Diversity of pest and non-pest insects in an organic paddy field cultivated under the System of Rice Intensification (SRI)

A case study in Lubok China, Melaka, Malaysia

Research output: Contribution to journalArticle

5 Citations (Scopus)

Abstract

Insect diversity studies were conducted in paddy plots planted organically under SRI in Lubok China, Melaka. Eight sampling visits were made starting from the planting of seedlings until flowering stage, milky stage and ripening of the grains. Five sampling methods were used, i.e. light trap, sweeping net, sticky trap, yellow pan trap and pitfall trap. A total of 34 species representing 21 families and 8 orders of insects was recorded comprising Homoptera, Hymenoptera, Coleoptera, Orthoptera, Odonata, Hemiptera, Lepidoptera and Diptera. For the total sampling period, the Shannon-Wiener diversity index (H’) is 1.17, Shannon-Weiner evenness index (E’) is 0.89 and Margalef richness index (R’) is 4.77, respectively. However, no significant differences between the sampling visit (p > 0.05). The most abundant insects order were Orthoptera (22.9%; 231 individuals) the lowest was Diptera (2.3%; 23 individuals). The most abundant species was order Lepidoptera (13.8%) and the lowest was from Hemiptera (5.9%). In terms of feeding habits, herbivorous insects were the most abundant (65%), followed by carnivores (27%) and omnivores (8%). Results indicated that SRI has ensured a good balance between the populations of pests, beneficial insects (predators and parasitoids) as well as other insect’s community during the various phases of paddy development without any appreciable loss in yield. These show that SRI is an effective way to conserve, use and enhance biodiversity crucial to sustainable food security.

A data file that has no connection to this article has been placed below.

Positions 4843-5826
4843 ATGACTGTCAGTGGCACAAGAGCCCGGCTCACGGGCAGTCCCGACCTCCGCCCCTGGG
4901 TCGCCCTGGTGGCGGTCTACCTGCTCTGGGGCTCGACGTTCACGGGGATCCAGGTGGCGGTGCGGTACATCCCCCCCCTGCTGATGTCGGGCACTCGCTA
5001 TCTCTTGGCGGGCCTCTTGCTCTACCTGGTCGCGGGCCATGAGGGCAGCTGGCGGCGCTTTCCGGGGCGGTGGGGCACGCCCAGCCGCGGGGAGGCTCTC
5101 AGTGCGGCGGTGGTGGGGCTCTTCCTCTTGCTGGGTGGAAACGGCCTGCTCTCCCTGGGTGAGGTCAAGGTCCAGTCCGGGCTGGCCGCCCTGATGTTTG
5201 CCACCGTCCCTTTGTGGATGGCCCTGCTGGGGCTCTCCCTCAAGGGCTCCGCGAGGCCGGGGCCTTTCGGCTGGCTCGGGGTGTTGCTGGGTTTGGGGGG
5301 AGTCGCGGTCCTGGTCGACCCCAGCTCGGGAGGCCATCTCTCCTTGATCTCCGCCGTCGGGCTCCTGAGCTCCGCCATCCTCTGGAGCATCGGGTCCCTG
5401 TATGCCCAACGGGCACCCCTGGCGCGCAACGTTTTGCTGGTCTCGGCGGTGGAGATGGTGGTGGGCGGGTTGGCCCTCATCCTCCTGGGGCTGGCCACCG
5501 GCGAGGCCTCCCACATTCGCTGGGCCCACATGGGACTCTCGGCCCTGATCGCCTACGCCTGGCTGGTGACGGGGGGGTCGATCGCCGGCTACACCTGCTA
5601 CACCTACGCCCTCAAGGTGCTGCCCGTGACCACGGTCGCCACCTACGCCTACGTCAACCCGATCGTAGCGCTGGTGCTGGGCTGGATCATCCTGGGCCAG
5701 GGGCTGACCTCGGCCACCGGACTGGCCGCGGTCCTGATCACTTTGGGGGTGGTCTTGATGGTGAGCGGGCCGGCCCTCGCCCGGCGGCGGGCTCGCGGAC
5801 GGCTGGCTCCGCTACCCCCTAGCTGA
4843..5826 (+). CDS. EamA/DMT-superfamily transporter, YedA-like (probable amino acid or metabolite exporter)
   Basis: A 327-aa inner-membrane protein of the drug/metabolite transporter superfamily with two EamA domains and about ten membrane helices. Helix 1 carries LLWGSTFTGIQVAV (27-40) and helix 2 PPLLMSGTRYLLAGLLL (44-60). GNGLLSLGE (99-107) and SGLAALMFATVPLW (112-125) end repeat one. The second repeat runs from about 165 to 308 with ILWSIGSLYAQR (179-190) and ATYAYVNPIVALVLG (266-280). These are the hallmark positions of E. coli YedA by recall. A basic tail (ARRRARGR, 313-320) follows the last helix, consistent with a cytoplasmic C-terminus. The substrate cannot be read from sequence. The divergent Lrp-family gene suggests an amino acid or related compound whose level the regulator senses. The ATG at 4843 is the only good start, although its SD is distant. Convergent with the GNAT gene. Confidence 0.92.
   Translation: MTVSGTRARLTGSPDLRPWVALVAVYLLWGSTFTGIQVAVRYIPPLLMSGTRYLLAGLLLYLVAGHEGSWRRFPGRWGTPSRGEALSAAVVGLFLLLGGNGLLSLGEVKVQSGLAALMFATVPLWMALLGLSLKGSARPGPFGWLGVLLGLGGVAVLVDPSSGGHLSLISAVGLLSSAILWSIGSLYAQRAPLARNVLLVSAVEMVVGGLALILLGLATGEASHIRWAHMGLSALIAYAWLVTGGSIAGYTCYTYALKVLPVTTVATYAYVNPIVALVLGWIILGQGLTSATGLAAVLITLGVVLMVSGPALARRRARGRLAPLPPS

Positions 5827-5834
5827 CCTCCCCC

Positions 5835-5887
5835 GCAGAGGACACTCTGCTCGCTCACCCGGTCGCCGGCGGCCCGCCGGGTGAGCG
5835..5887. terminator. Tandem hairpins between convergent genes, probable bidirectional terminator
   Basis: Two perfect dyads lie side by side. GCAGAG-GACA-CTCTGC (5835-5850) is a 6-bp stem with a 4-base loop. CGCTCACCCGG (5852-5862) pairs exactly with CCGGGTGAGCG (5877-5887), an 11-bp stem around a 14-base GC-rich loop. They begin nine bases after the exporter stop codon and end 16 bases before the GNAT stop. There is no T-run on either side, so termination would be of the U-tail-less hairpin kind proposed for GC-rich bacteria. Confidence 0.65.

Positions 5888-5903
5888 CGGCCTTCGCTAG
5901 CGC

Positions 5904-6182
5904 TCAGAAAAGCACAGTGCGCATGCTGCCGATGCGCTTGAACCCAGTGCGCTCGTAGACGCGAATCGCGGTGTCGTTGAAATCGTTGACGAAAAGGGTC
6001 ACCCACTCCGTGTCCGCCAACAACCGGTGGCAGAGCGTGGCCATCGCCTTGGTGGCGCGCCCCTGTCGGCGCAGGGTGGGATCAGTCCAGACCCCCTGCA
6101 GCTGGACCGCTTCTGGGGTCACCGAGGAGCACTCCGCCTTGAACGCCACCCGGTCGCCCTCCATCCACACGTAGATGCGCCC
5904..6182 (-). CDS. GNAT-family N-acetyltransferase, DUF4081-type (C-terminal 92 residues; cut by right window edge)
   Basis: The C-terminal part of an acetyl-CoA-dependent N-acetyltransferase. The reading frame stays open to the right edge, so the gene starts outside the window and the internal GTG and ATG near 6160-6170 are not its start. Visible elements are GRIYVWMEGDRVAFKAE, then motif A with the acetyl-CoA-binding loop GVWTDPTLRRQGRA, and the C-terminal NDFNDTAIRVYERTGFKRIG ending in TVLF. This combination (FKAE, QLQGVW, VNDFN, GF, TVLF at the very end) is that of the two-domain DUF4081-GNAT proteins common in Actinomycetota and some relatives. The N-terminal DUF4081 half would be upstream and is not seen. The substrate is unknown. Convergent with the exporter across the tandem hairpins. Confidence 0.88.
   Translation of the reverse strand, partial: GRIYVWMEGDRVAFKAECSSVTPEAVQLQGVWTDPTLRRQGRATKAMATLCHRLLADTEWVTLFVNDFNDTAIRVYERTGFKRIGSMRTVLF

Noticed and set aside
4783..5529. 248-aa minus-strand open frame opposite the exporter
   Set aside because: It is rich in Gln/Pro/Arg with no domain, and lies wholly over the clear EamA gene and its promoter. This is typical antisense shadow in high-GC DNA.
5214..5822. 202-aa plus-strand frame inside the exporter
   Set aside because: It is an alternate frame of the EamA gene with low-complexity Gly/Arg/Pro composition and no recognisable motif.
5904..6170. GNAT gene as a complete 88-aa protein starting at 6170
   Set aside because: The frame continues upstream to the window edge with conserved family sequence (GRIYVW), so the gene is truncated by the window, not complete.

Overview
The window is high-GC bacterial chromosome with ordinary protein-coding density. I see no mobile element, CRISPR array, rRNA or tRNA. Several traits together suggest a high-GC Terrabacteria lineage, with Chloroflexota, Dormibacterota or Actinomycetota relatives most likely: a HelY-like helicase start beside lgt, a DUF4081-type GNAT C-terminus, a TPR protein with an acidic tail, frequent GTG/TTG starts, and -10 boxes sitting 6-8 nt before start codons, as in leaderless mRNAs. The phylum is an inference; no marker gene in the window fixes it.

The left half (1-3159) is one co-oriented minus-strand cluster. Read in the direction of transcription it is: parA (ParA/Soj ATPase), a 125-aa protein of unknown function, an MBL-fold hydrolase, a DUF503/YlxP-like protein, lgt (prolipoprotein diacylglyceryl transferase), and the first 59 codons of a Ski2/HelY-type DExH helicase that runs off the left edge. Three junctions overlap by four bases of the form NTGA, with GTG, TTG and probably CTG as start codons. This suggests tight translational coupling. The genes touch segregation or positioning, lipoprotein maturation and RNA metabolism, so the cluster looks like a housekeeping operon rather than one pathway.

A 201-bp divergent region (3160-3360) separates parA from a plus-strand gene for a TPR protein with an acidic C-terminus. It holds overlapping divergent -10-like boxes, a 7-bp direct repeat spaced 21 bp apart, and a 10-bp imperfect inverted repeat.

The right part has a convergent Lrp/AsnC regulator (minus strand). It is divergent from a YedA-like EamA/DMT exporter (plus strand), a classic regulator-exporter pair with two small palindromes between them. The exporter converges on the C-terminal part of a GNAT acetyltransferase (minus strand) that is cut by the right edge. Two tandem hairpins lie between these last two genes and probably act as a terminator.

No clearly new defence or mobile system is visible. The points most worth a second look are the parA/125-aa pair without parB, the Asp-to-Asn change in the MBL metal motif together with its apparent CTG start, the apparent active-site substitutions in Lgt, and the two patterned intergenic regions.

Original languageEnglish
Pages (from-to)2861-2865
Number of pages5
JournalJournal of Food, Agriculture and Environment
Volume11
Issue number3-4
Publication statusPublished - 2013

Fingerprint

Malaysia
paddy field
paddies
Insects
China
rice
pests
insect
case studies
Hemiptera
insects
Orthoptera
Lepidoptera
sampling
beneficial insects
insect communities
Diptera
sticky traps
light traps
omnivores

Keywords

  • Diversity
  • Insect pests
  • Paddy
  • System of rice intensification (SRI)

ASJC Scopus subject areas

  • Food Science
  • Agricultural and Biological Sciences (miscellaneous)
  • Environmental Science(all)

Cite this

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title = "Diversity of pest and non-pest insects in an organic paddy field cultivated under the System of Rice Intensification (SRI): A case study in Lubok China, Melaka, Malaysia",